@JosephEParker on letting go of the past
Moving houses recently, I discovered a sobering fact that many of us have an instinct to hoard things that we no longer want or need. Why then, is the critical question, are we so reluctant to declutter? We weigh ourselves down with stuff – including people – that we then spend time and effort trying to get rid of. Psychologists have a term, ‘loss aversion’, which explains a lot. We place a higher value on things we already have and might lose than we do on things we don’t have but might get. Even if, in practice, they’re both equally easy to get rid of.
A trivial but good example is a souvenir. My mother has a room filled with brushes, plastics, utensils, frames, flasks, appliances that she never uses. She may be having a clear-out day, and she thinks, Shall I get rid of this? Then she thinks No. I might need it, I’ll keep it. If she was at a car-boot sale, and the same kitchen knife was for sale for N100, she wouldn’t buy it. She wouldn’t value it enough to spend N100 on it, but because she already has it, she is reluctant to give it away.
We too, seem to be instinctive hoarders. There is a point to keeping older things that might one day be useful – that’s being frugal. But it’s difficult to adjust that to the reality where we have too many things. The instinct to hoard seems natural to us. This becomes a problem.
The practical space is the least of our worries. It’s a psychological problem. There seems to be a certain amount of stuff we can cope with. You can feel overwhelmed by the presence of too many things. We need a sense that we are in control. You need to know what you’ve got, where things are. And when things become too much, you no longer know where everything is and you can’t find what you need. That becomes oppressive. Decluttering is a simple way to make you feel better. Every time you do it, you feel you’re regaining a bit of control.
I think that the main reason why we are so reluctant detach ourselves from stuffs that don’t necessarily make us is feel good is the fear of regret. We don’t want to regret throwing anything away. But we have to take that risk. That’s the price we pay for moving on a little bit. It’s not such a big deal. There are very few things so precious that you can’t take the risk of them away.
Well, one wants to strike a balance. To get rid of everything would seem to deny the past. We don’t know what’s going to matter to us in the future. You have to be prepared for that and remember that ultimately things are only reminders. If it really matters, it will be where it counts in your head or in your heart.
We are, whether we like it or not, always in the present. The past is receding; we can’t be stuck in the past. If we place the value of our lives too much on the things we’ve got under our belt, we’re in danger of losing sight of the fact that life never stops.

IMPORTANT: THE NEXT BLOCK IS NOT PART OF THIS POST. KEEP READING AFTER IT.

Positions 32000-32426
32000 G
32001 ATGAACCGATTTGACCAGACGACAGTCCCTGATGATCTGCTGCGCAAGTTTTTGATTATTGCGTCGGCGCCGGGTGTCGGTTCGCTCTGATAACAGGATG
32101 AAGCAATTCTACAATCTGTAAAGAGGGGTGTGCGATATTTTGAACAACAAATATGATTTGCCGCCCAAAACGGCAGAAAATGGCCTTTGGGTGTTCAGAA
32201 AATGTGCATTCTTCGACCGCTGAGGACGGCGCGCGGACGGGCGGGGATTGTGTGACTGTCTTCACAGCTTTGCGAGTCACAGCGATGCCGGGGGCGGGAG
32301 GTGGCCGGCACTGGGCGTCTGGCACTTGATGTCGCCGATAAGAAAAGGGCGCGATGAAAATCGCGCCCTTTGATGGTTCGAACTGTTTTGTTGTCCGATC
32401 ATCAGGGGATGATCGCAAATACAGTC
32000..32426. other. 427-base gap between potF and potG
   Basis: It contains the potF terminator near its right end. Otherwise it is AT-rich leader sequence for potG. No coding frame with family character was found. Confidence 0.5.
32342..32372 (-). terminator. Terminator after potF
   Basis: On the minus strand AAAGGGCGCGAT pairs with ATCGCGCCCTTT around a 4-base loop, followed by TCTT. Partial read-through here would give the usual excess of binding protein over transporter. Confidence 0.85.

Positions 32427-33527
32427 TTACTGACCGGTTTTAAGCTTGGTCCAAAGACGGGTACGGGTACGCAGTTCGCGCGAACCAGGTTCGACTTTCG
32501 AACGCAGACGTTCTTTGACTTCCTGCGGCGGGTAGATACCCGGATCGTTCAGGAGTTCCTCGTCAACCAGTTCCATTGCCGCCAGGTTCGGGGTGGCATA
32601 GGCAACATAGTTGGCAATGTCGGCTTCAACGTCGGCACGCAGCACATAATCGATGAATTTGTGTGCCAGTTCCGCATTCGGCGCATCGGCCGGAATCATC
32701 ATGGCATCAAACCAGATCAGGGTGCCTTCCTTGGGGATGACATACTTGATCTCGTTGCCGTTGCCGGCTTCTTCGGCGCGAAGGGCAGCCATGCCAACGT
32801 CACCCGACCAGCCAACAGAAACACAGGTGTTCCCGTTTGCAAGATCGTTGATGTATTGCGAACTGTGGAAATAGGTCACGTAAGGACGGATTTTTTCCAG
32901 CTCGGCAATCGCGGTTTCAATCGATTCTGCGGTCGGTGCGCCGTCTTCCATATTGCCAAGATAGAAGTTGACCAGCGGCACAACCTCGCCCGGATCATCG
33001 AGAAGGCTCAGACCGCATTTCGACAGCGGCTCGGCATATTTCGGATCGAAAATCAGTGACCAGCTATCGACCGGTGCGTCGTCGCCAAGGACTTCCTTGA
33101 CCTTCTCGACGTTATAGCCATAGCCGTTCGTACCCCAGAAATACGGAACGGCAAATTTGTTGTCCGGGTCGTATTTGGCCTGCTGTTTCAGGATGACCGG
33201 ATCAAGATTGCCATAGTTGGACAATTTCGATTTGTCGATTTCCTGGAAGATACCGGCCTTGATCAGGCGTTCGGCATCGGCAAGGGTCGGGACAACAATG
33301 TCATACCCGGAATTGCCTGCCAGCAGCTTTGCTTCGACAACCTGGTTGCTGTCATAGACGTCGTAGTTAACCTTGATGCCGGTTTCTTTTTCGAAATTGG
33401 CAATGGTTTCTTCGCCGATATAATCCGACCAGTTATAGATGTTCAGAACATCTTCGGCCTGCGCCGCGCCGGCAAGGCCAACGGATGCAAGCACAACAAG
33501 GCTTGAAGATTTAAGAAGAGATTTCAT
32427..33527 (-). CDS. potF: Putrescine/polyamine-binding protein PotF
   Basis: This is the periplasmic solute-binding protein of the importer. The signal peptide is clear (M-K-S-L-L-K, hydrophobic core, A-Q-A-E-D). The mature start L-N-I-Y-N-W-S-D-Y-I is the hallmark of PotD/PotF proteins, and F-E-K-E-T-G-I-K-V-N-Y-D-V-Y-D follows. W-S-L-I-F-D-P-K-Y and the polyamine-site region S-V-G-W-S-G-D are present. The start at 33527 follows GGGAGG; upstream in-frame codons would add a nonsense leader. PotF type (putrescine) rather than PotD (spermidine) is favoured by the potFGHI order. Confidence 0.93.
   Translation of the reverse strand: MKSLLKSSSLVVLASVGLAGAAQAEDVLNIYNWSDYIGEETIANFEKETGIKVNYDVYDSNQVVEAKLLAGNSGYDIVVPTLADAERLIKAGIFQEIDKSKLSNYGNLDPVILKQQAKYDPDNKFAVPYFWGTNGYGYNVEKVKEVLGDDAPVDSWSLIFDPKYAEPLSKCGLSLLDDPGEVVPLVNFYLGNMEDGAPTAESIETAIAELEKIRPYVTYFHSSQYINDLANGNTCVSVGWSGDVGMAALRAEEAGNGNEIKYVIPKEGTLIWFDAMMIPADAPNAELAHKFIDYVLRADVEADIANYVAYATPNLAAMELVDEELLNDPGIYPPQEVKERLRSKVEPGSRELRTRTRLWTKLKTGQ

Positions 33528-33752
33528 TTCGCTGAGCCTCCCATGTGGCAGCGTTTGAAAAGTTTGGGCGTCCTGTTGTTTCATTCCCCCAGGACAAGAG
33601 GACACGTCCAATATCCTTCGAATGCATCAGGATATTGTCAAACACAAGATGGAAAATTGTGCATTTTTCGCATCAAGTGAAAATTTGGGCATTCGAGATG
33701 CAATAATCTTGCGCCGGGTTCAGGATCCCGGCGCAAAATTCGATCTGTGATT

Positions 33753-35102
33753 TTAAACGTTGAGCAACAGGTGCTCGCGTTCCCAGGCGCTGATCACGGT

There’s a kind of fearful liberation in getting rid of things, even the good things, because there’s more to come. The future is still open. We’re not defined by what’s happened to date. It’s not good to make too much of things that you’re proud of. My first book would soon go into print, and there is this trap of putting a copy on a pedestal in the library or on the coffee table, or hallway. I have to mentally inform myself that I’m more interested in the books I’d like to write. If I sit there admiring my backlist, I’m in danger of not making the future what it could be.
People can be wedded to a role. You could have someone whose whole office is decorated with certificates or with photos of children who have left home. In both cases, the people may be too attached to their identity as doctor, lawyer, or mother, and perhaps they are denying their other facets.
Life is a constant process of reassessment. We are often more fluid and changeable and malleable than we think, and it’s helpful to appreciate that. And that includes a constant openness to the fact that you could be wrong about how you thought you felt. Being open to revision is helpful. We all contain contradictions and complexities at any one moment, so an attitude of openness is important, and holding on to certain key things may close that down.
There’s a school of thought that we can only understand ourselves by our past. Some people want to hold on to past pain, and they can end up defining themselves by their problems. There are people who find comfort in believing that present problems are the result of a bad time in the past. Holding on to bad experiences is another way that we present ourselves from moving forward.
We all tell stories about ourselves to make sense of our lives, which can include unpleasant things. We tend to assume that the story we tell ourselves today is the same one we’re going to tell in 10 years’ time. But we often fail to appreciate that these narratives can always be rewritten. There’s more than one way of telling the story. Holding on to certain things may be a way of holding on to one particular story about the past, which may not be the most helpful one.
We may need to get rid of our personal baggage. Baggage is an interesting metaphor I chose to use here because it’s automatically seen as negative, but that’s not necessarily the case. If you meet someone who is 30 years old with no ‘baggage’, you might wonder what they’ve been doing. When you’re travelling you need a certain amount of stuff. The whole point of decluttering is to make sure that what you’ve got in your bag is what you need, and isn’t weighing you down.
We are our baggage. The experience we have that builds up around us, and the memories, that is our self.
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